By Arathy S. Nair
Apple (AAPL) withdrew a faulty update to its latest operating system after many users of its new phones complained of call service disruptions, the latest in a series of glitches to mar the first week of iPhone 6 and 6 Plus sales.
Apple shares fell as much as nearly 4 percent to $97.72 in early trading Thursday, to be the biggest drag on the Nasdaq composite index (^IXIC).
%VIRTUAL-WSSCourseInline-963%At that price, the stock had lost all its gains since the launch of the latest iPhones and the company's market value declined by $24 billion.
"We apologize for the great inconvenience experienced by users, and are working around the clock to prepare iOS 8.0.2 with a fix for the issue, and will release it as soon as it is ready in the next few days," an Apple spokesperson said, according to a report on technology news website Re/code.
Apple officials weren't available immediately for comment.
Users of the iPhone 6 and 6 Plus, which started selling the new phones last Friday, complained about a drop in cellular service and inability to use the fingerprint-reading Touch ID after updating the operating system to iOS 8.0.1.
Apple issued a step-by-step guide for users to reinstall iOS 8, launched last week, through the latest version of iTunes. Its health app won't work after the reinstallation, but will be fixed in iOS 8.0.2, the company said.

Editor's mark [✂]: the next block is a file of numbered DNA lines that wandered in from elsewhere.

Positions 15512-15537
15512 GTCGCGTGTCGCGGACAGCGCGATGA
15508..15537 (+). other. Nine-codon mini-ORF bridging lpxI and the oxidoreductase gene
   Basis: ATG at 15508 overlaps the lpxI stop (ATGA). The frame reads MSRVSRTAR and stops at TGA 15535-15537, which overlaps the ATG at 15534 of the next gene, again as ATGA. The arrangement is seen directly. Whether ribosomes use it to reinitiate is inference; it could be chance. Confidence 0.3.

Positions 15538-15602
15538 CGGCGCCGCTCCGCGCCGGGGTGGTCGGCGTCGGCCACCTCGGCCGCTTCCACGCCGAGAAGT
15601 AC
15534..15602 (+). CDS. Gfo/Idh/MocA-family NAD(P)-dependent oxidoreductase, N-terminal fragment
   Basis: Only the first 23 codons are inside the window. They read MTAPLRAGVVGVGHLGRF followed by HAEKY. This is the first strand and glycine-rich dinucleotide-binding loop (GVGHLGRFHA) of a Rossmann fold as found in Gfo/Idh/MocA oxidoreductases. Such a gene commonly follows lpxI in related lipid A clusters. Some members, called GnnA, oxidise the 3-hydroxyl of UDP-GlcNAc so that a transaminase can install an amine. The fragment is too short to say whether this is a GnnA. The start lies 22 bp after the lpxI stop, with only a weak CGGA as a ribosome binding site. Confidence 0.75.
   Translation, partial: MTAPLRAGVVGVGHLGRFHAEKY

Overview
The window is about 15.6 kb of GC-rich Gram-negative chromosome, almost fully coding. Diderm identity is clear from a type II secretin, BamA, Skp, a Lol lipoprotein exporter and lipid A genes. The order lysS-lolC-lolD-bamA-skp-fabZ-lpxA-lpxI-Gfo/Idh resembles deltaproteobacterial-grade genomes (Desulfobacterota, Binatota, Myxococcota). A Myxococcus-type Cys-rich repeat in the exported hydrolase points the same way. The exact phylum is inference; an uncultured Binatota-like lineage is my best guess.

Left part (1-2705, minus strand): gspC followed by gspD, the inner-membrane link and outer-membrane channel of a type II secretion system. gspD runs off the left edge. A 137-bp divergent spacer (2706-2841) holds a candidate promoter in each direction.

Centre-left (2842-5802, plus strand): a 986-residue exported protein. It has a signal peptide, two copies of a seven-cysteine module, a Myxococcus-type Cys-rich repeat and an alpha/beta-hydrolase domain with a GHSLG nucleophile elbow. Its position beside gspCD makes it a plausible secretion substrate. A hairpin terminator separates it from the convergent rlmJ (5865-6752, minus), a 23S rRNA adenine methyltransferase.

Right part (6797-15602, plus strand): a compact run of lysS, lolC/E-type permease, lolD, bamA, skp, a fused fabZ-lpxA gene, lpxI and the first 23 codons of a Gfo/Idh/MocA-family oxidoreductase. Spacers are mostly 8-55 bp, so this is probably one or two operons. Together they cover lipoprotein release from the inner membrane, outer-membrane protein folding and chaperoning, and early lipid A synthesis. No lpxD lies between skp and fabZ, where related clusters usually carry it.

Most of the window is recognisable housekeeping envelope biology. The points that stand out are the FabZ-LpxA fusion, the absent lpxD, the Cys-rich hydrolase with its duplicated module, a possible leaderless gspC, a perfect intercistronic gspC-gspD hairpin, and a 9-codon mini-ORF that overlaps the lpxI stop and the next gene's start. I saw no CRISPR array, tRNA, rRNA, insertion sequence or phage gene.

Some users had complained of "sluggish Wi-Fi and dwindling battery life" after updating to iOS 8 on Twitter and Apple forums, Time magazine reported earlier this week.
The new phones also face criticism over their bendability, dubbed "bendgate" on social media and online forums, which have been abuzz with comments about how the new phones can bend when placed in back pockets or while wearing skinny jeans.
The phones' lightweight aluminum shell is more malleable than expected but this may not qualify as a design flaw, some analysts said.
Apple said Monday it had already shipped 10 million units of iPhone 6 and 6 Plus, but didn't comment on the bending reports.
Rival smartphone-makers have tried to take advantage of Apple's problems.
Samsung released an advertisement showcasing a bending phone against its own product, while BlackBerry (BBRY) Chief Executive Officer John Chen said: "I would challenge you guys to bend our Passport."
Apple shares were down 3 percent at $98.73 on the Nasdaq just after midday.
By Arathy S. Nair